John Singer Sargent
In the early work of John Singer Sargent (1856–1925), Henry James saw “the slightly ‘uncanny’ spectacle of a talent which on the threshold of its career has nothing more to learn.” Sargent’s talent, nay, genius was indeed uncanny, sustained with equal intensity through his famed society portraits, like the scandalous Madame X; his full-size showpieces, like The Daughters of Edward Darley Boit; his thousands of watercolors executed en plein air from Venice to Corfu to Maine to Montana; and his ambitious mural decorations for the public monuments of Boston.
In Carter Ratcliff, Sargent has found a biographer and critic nearly his match in style and subtlety. Ratcliff expertly evokes the expatriate American milieu into which the artist was born, and offers penetrating insights into every phase of his career, every aspect of his work. Now, for the first time, this landmark monograph is offered in a special oversize format, with all of its 310 illustrations reproduced in stunning full color, many at full-page size, allowing the reader to appreciate the master’s every brushstroke.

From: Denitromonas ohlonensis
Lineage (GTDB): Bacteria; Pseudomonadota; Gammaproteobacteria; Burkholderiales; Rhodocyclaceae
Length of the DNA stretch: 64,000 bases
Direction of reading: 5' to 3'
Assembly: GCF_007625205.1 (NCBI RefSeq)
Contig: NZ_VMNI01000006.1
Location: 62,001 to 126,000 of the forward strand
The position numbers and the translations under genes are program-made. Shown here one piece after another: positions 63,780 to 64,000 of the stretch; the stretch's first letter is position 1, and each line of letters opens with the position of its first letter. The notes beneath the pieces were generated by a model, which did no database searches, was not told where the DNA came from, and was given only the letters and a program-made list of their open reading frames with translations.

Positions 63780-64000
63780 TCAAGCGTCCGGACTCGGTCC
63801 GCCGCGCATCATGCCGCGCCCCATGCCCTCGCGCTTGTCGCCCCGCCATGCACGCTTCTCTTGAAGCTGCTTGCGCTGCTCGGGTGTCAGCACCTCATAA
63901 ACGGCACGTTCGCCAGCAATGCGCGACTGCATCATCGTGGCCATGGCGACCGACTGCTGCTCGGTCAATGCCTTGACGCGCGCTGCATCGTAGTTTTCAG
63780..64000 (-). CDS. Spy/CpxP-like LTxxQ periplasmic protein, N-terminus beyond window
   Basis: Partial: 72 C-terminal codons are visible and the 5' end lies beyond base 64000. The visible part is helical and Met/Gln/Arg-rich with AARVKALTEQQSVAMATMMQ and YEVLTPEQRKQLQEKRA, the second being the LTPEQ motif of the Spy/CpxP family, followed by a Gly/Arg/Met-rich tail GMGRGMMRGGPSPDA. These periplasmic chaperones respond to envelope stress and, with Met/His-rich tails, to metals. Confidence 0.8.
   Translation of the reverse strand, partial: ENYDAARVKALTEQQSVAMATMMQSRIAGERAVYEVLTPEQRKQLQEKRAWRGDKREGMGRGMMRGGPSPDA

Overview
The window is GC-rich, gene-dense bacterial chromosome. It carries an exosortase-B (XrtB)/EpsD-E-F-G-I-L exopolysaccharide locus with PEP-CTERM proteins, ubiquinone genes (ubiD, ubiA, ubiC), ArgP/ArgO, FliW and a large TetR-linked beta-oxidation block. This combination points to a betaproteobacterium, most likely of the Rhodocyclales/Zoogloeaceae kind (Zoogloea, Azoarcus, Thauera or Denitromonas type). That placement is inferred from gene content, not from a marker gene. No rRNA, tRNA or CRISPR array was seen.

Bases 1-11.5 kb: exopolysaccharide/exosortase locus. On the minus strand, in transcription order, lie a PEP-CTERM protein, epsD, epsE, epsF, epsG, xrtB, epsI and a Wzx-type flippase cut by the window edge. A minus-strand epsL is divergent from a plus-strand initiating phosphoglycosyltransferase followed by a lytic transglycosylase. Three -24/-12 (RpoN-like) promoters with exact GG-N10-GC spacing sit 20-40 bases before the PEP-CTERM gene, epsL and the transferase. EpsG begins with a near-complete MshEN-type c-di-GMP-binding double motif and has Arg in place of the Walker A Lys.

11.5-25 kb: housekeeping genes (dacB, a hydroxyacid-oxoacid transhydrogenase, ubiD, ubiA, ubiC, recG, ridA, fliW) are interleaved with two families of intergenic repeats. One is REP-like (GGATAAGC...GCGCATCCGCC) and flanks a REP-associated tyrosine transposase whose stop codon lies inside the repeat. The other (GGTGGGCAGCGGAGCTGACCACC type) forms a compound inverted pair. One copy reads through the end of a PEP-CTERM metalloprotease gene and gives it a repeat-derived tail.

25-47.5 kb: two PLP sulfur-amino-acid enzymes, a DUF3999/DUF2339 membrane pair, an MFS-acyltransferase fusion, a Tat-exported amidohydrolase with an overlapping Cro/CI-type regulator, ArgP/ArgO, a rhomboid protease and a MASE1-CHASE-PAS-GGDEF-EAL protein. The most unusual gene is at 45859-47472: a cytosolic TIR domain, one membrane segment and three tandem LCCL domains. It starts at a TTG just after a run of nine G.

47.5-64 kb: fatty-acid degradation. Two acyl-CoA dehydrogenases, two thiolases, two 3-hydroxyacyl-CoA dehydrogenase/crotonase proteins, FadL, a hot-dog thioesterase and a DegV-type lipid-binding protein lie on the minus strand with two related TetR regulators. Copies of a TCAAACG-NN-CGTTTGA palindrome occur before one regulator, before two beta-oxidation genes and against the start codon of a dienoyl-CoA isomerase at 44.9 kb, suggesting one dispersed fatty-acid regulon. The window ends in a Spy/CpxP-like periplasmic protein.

This new edition of John Singer Sargent will be a treasured reference for artists and an unalloyed delight for art lovers.
About the author: Carter Ratcliff is a poet, art critic, and contributing editor of Art in America. His books on art include The Fate of a Gesture: Jackson Pollock and Postwar American Art; Out of the Box: The Reinvention of Art; and monographs on Andy Warhol, Georgia O’Keeffe, Gilbert & George, and others. He has also published numerous volumes of poetry and a novel, Tequila Mockingbird.